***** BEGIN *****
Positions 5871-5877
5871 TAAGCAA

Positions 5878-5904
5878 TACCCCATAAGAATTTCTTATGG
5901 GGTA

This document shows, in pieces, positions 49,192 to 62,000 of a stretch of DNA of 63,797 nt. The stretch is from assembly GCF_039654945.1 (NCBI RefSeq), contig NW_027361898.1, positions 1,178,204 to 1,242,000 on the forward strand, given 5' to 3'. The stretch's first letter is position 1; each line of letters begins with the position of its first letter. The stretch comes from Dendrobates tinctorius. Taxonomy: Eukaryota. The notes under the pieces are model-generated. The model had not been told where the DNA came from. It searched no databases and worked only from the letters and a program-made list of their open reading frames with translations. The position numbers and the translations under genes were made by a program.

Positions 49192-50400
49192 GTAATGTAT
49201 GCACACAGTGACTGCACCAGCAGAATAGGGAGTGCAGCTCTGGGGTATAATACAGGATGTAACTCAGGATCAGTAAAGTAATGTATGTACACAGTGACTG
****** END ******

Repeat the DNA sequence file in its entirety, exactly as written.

Positions 5871-5877
5871 TAAGCAA

Positions 5878-5904
5878 TACCCCATAAGAATTTCTTATGG
5901 GGTA

This document shows, in pieces, positions 49,192 to 62,000 of a stretch of DNA of 63,797 nt. The stretch is from assembly GCF_039654945.1 (NCBI RefSeq), contig NW_027361898.1, positions 1,178,204 to 1,242,000 on the forward strand, given 5' to 3'. The stretch's first letter is position 1; each line of letters begins with the position of its first letter. The stretch comes from Dendrobates tinctorius. Taxonomy: Eukaryota. The notes under the pieces are model-generated. The model had not been told where the DNA came from. It searched no databases and worked only from the letters and a program-made list of their open reading frames with translations. The position numbers and the translations under genes were made by a program.

Positions 49192-50400
49192 GTAATGTAT
49201 GCACACAGTGACTGCACCAGCAGAATAGGGAGTGCAGCTCTGGGGTATAATACAGGATGTAACTCAGGATCAGTAAAGTAATGTATGTACACAGTGACTG